Scientist Upset At Being Misrepresented By Greens
Australian Scientist Upset At Being Misrepresented By
Green Party co-leader Jeanette Fitzsimons has misunderstood the content and relevance of a recent Australian study on canola to New Zealand, says one of the study's co-authors.
Associate Professor Rick Roush expressed surprise at the Greens' comments, and surprise that the Greens had apparently not read the original paper.
“The paper Jeanette Fitzsimons refers to was actually published in the 28 June issue of the journal Science, not in the New Scientist as implied in the Green Party's press release.
"I don't normally even read the New Scientist, which is not a science journal, but a popular magazine about science, and one that I find to be less than generally balanced on the GM issue", said Dr Roush. "I am thus surprised that the Greens have made claims about our science without actually reading it".
"I have no interest in New Zealand politics, but I am not thrilled that our research has been misrepresented by politicians in an effort to gain some advantage."
"Jeanette Fitzsimons has also misunderstood the science. First, canola is recognized around the world as one of the crops most likely to spread pollen. The great majority of other crops, including soybeans, wheat, cotton and maize, are known to have much less dispersal of pollen", Dr Roush noted.
"So far as I can find, canola production isn't a significant industry in New Zealand, so the study is pretty much irrelevant there."
"There also wasn't any surprise that we found canola pollen at 3 kilometers. Organic farmers, Greenpeace, and green politicians had been predicting that the pollen flow would extend for tens of kilometers. If anything, the surprise was that pollen flow was so little", Roush added.
"The average level of pollen flow in our study was 0.009%, and even the highest level was 0.07%, both of which are far lower than the 0.5% upper limit for accidental mixing recently passed on a narrow margin in the EU Parliament with support from Greenpeace. That means that even conventional farmers have nothing to fear from pollen flow in canola."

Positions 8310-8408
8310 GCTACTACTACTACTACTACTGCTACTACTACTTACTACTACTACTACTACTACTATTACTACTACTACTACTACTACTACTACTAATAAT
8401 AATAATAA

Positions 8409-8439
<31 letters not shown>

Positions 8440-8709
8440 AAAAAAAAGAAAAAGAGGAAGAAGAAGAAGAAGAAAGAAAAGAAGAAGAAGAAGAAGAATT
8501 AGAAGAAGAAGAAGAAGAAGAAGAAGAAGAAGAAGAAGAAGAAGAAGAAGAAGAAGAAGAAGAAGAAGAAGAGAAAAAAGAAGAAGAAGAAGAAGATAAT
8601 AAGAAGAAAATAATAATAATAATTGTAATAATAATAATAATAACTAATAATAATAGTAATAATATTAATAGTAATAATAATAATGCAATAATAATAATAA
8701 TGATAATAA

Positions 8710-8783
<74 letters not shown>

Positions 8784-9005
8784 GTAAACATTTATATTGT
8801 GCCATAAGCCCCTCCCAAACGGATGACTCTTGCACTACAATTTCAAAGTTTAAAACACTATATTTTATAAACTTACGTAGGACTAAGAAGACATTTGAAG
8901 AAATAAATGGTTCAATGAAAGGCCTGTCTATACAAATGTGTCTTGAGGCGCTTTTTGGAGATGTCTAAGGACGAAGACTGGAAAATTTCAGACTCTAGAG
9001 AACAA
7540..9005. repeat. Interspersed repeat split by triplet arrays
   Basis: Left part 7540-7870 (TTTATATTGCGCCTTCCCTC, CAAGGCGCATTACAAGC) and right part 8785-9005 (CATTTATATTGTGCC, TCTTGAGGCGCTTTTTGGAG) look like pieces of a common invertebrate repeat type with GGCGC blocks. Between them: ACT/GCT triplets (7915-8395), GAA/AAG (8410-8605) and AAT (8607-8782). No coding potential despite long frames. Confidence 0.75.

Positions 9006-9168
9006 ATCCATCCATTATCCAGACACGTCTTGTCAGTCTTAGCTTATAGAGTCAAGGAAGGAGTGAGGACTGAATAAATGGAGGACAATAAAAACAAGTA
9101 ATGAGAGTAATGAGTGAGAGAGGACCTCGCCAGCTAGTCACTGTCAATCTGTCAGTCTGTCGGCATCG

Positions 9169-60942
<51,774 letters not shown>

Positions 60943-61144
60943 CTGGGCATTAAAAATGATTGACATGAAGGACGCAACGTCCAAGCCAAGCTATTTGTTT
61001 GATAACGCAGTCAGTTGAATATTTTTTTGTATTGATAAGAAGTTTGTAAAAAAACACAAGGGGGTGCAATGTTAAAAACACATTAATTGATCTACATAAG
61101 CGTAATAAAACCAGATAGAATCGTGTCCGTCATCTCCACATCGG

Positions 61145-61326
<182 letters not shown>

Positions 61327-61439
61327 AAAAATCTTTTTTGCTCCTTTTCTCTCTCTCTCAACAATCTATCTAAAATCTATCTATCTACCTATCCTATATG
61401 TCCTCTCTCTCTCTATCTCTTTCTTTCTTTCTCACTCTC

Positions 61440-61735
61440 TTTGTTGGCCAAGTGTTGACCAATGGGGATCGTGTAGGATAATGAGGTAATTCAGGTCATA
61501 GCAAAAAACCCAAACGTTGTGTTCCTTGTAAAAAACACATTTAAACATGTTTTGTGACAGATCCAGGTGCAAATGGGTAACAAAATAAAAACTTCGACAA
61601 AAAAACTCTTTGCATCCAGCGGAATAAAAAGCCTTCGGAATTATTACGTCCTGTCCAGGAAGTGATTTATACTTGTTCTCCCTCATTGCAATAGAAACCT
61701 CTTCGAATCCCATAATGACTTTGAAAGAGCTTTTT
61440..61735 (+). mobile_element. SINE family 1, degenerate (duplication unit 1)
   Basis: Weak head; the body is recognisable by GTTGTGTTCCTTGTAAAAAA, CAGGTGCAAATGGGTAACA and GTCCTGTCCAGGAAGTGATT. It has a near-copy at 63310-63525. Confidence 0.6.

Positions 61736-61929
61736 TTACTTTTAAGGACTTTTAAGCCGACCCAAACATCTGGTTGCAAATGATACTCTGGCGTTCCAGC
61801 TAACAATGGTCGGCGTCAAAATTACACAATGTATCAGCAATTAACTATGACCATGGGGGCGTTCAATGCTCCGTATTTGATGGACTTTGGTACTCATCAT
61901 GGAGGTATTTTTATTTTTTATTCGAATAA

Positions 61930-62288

"With respect to organic growers", Roush responded, "I phoned a list of supposed organic canola farmers provided yesterday by Biological Farmers of Australia, and could not find one that was actually producing any organic canola. After repeated unsuccessful efforts over the last two years to find and talk with organic canola growers, I doubt there is any significant organic canola industry in Australia."
Ms Fitzsimons also claimed that because the Australian study did not involve planting GE canola, the study shows a lot can be learned from studying conventional crops, as well as from lab research.
Roush replied that "Of course scientists have learned a lot of relevant information for GM crops by studying other systems, but you simply cannot understand the environmental benefits and risks of GM crops without studying the real thing in the field"
"Insect resistant GM cotton is now reducing insecticide use and human poisonings in China by some 75-80%. You couldn't find that out from lab studies or studies on non-GM cotton", concluded Roush.